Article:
“A story of blockbuster proportions”
Every now and then you hear a story and wish the whole world could hear it too. The Big Lie is one of those. Based on the real life of an Iraqi-Kurdish refugee (and a survivor of Saddam Hussein’s genocide) who earns her place as an associate at one of Sweden’s top law firms, it tells of overcoming racism and several other barriers to achieve the unthinkable.
And the remarkable woman sharing her semi-autobiographical tale is the eminently watchable Shaniaz Hama Ali. Now an actor (though formerly the lawyer at the heart of the story), she beams with honesty, vulnerability and likeability throughout the performance, impressing with her grasp of comedy and subtlety in a language which isn’t her mother tongue.
Beginning with a snippet of a conversation which hints at the outcome of the tale, Hama Ali takes us back to where it all began, and her journey to the peak of her legal career. There’s a playful as aspect to the reflections on her childhood and the innocence of it, though a darkness develops as the parents of her new friends in her adopted country begin to stir up racism against her family.
There’s not long to dwell though, as Hama Ali deftly moves on to the positive aspects of her blossoming career in law, and the cases she gets to work on. At the climax is the offer from above to work on a case all her colleagues want a piece of, but which forces her to question her identity and moral compass – whether to assist a company in selling chemical weaponry to the Middle East, and potentially facilitate the kind of genocide she and her family escaped from just a few years before. This section in particular oozes with tension in consideration of the debate, and Hama Ali’s frankness here accentuates the humanity at the heart of the piece.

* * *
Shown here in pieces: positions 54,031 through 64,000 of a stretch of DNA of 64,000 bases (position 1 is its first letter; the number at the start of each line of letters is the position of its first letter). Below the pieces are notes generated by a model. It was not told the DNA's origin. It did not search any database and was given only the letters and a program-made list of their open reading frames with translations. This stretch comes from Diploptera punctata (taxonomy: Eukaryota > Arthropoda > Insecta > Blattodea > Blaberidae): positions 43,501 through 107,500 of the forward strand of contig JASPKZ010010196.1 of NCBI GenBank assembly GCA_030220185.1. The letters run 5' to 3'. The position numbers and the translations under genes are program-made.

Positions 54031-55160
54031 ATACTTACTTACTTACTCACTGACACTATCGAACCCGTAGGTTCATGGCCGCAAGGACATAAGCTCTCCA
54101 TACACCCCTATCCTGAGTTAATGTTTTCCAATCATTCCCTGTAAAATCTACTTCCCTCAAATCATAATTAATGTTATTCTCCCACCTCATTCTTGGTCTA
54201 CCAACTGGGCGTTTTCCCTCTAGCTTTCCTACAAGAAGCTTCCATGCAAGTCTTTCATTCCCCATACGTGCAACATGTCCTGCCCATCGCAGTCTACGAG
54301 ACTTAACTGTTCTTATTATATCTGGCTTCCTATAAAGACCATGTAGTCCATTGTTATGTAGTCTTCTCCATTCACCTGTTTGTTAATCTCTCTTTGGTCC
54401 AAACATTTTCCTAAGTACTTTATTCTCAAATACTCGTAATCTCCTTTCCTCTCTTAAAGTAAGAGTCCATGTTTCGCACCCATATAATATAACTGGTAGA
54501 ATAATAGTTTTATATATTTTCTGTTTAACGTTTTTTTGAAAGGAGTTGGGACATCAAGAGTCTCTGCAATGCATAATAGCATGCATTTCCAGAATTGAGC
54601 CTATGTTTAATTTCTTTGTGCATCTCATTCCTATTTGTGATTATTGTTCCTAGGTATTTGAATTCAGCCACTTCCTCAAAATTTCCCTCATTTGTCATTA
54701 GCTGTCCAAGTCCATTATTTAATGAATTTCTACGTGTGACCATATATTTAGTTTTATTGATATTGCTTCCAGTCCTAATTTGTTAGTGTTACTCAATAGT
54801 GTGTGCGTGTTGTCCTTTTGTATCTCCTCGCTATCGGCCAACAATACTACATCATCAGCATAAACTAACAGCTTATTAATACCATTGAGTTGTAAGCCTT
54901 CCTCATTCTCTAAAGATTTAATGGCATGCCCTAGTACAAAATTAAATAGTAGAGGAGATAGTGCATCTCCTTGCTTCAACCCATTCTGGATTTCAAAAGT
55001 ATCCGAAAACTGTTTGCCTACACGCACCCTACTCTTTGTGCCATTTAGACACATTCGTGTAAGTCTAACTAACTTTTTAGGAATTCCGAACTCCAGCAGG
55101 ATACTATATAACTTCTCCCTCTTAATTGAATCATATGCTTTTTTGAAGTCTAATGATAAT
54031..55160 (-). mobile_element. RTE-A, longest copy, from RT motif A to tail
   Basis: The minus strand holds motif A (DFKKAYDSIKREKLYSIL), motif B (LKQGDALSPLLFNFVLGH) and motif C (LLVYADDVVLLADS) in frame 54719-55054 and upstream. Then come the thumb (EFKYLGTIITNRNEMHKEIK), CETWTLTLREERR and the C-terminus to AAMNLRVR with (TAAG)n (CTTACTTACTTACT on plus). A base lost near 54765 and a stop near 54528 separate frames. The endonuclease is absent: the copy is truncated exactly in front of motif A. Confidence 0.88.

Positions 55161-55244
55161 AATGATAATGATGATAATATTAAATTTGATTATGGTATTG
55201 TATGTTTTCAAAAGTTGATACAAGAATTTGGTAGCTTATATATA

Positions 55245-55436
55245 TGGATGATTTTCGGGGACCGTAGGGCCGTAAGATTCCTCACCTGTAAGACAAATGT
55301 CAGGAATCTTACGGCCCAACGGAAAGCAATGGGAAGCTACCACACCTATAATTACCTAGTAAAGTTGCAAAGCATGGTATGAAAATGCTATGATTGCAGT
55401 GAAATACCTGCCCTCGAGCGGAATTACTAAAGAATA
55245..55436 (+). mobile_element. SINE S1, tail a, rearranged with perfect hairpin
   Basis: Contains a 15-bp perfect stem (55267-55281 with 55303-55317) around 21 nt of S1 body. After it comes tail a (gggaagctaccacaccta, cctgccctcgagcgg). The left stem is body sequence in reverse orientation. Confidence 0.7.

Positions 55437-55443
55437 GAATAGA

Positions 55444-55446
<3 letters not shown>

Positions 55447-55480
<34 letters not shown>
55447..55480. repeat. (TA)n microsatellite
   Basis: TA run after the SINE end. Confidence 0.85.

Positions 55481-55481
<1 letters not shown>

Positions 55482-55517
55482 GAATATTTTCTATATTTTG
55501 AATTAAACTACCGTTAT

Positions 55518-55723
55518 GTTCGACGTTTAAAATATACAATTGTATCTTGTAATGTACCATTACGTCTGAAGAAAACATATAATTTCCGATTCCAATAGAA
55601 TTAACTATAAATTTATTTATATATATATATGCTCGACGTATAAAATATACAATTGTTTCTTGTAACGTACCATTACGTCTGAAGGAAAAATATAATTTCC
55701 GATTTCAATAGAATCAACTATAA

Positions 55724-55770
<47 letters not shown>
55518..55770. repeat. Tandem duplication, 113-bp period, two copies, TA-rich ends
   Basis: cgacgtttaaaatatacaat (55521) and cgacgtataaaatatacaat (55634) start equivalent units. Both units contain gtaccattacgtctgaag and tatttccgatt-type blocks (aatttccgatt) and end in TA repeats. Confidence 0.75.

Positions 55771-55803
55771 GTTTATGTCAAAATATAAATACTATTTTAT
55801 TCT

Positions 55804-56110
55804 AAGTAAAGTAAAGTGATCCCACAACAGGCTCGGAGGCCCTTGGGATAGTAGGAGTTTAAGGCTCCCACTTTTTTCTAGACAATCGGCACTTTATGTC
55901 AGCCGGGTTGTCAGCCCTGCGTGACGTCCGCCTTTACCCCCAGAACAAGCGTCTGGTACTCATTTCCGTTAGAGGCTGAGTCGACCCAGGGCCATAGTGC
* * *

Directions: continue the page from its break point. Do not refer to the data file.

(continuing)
There’s a pleasing resolution that ties into the opening lines of the piece, but which could be made more obvious and epic to give a real wow-factor ending, and overall the story aches with more detail bursting to be told. It’s a shame this show is only 50 minutes long!
As a theatrical performance it’s basic, with little more than just Hama Ali herself on a tiny stage to tell it. It would be great to see slightly more investment in theatricality to help bring about the changes in mood, location and time, which would in turn elevate this show into award-winning territory. As it is though, The Big Lie is an urgent and captivating story, told by a voice the world needs to hear.
Reviewer: Steve Griffin (Seen 13 August)